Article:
Sunday, 1 January 2012

Auld Lang Syne

I searched high and low for a yule log yesterday.  We visited the Zehrs Bakery and they had none:  Jacqueline, her heart set on getting one, announced:  "We're not leaving here until we get a cake."  However, the Happy New Year Cakes were $25.99 and I wasn't prepared to spend that much.  After a minute or two, she realized that I wasn't going to cave in, so she relented to going to the baking aisle and settled on a Duncan Hines cake mix for $1.50.  In the meantime, I went to Metro with Thomas and found a real yule log for only $7.99.  We ate pizza and pasta for supper; for dessert, I served the yule log with two candles, and we sang "Auld Lang Syne".

"Auld Lang Syne" was a poem written by Scottish poet Robert Burns in 1788.  It was set to music and became a traditional song sung on New Year's Eve in Scotland.  As Scottish immigrants settled in other countries, they brought the song with them.  Canadian Band Leader Guy Lombardo popularized the Scottish ballad in North America, playing it at the Roosevelt Hotel on New Year's Eve in 1929.  From then on, it became the band leader's signature piece.  The song became such a tradition that "Life magazine wrote that if Guy Lombardo failed to play 'Auld Lang Syne' on New Year's Eve, the American public would not believe that the new year had really arrived."*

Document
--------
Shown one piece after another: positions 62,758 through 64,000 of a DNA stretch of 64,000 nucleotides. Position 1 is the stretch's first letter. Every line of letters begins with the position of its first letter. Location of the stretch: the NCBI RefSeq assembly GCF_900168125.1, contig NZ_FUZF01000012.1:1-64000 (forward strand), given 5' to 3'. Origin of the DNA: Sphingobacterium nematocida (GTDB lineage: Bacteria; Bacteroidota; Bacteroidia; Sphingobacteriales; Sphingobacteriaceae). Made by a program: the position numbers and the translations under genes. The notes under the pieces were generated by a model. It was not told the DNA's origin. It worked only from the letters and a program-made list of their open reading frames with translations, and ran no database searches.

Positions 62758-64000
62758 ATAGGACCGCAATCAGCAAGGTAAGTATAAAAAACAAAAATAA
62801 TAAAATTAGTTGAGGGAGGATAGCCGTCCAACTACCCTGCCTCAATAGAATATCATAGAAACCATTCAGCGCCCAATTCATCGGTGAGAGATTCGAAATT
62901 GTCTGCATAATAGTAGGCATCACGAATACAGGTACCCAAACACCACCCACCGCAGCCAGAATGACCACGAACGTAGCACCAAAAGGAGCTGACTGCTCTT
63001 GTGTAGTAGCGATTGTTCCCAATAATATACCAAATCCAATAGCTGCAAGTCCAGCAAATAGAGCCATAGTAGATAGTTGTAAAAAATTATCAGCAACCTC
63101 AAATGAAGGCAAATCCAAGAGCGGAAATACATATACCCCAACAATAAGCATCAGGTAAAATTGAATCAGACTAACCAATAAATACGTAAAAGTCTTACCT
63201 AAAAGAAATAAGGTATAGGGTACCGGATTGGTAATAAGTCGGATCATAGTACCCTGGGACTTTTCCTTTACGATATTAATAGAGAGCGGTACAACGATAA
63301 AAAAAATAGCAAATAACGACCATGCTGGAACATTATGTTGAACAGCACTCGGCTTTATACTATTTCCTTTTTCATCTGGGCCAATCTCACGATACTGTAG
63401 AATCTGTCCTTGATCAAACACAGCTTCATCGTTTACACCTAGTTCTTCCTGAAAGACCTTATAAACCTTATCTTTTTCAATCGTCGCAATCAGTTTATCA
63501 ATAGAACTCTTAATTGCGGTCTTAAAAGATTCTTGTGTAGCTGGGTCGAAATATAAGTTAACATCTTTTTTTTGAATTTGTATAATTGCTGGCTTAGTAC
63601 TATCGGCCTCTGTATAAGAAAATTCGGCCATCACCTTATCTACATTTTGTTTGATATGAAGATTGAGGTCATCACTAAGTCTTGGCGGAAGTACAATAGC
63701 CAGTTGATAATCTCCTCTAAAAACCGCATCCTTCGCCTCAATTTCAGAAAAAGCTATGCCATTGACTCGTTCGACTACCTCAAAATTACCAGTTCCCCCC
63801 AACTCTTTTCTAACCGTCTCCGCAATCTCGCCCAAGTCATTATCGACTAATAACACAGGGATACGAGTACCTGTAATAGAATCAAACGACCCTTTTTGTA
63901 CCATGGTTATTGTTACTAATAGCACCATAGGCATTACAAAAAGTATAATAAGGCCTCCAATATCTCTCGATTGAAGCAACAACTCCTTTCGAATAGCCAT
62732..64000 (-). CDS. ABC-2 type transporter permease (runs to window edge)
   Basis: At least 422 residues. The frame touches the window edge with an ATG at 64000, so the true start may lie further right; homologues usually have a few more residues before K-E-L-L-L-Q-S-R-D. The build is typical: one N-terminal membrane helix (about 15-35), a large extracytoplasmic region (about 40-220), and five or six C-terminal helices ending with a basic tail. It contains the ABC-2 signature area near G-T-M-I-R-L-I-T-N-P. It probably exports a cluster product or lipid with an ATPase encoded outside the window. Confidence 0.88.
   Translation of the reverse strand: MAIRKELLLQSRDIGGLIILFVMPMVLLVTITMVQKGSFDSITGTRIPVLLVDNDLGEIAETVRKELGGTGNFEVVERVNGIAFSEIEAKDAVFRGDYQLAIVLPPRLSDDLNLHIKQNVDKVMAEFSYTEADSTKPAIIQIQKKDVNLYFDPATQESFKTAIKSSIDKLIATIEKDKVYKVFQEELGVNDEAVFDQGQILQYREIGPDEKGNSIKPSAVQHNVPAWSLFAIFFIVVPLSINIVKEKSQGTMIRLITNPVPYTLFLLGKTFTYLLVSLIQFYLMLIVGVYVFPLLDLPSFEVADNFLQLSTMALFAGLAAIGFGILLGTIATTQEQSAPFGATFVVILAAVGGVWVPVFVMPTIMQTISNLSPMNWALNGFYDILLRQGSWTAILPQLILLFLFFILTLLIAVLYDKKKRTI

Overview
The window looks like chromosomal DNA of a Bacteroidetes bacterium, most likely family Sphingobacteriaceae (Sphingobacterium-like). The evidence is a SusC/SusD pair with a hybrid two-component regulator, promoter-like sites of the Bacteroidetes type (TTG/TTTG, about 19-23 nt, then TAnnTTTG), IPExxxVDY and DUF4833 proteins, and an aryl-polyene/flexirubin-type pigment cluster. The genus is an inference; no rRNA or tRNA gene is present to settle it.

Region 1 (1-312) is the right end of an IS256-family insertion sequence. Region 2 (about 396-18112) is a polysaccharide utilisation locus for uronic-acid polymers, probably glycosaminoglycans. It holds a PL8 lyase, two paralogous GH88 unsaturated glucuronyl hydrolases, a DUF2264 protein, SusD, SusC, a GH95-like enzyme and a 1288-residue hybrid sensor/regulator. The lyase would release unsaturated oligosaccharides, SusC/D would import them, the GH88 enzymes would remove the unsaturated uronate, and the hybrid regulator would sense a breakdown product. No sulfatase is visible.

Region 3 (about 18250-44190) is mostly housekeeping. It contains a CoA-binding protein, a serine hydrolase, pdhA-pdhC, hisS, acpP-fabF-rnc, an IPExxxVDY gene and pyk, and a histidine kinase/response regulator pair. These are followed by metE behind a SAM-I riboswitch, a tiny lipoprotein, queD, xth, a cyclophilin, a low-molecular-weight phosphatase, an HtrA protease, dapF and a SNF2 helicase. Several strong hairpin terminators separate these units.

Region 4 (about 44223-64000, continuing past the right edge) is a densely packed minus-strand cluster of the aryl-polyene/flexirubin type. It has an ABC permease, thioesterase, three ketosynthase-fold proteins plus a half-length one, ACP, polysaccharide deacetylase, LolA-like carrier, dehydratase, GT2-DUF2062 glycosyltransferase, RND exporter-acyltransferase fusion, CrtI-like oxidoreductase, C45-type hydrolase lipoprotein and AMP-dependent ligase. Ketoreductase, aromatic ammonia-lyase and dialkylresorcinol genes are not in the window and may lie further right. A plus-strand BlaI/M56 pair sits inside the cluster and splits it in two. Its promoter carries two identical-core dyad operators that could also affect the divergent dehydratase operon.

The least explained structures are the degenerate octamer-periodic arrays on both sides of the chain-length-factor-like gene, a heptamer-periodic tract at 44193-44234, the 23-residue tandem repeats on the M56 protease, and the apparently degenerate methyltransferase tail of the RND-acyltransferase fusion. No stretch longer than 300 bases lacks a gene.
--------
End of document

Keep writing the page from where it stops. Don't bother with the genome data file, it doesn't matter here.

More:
Should old acquaintance be forgot,
and never brought to mind ?
Should old acquaintance be forgot,
 and old lang syne ?
For auld lang syne, my dear, for auld lang syne,
 we'll take a cup of kindness yet, for auld lang syne.
And surely you’ll buy your pint cup !
and surely I’ll buy mine !
And we'll take a cup o’ kindness yet,
for auld lang syne.
We two have run about the slopes,
and picked the daisies fine ;
But we’ve wandered many a weary foot,
since auld lang syne.
We two have paddled in the stream,
from morning sun till dine ;
But seas between us broad have roared
since auld lang syne.
And there’s a hand my trusty friend !
And give us a hand o’ thine !
And we’ll take a right good-will draught,
for auld lang syne.

*Source:, "New Year's Traditions", Borgna Brunner.

Photo of Roosevelt Hotel, New York City, courtesy

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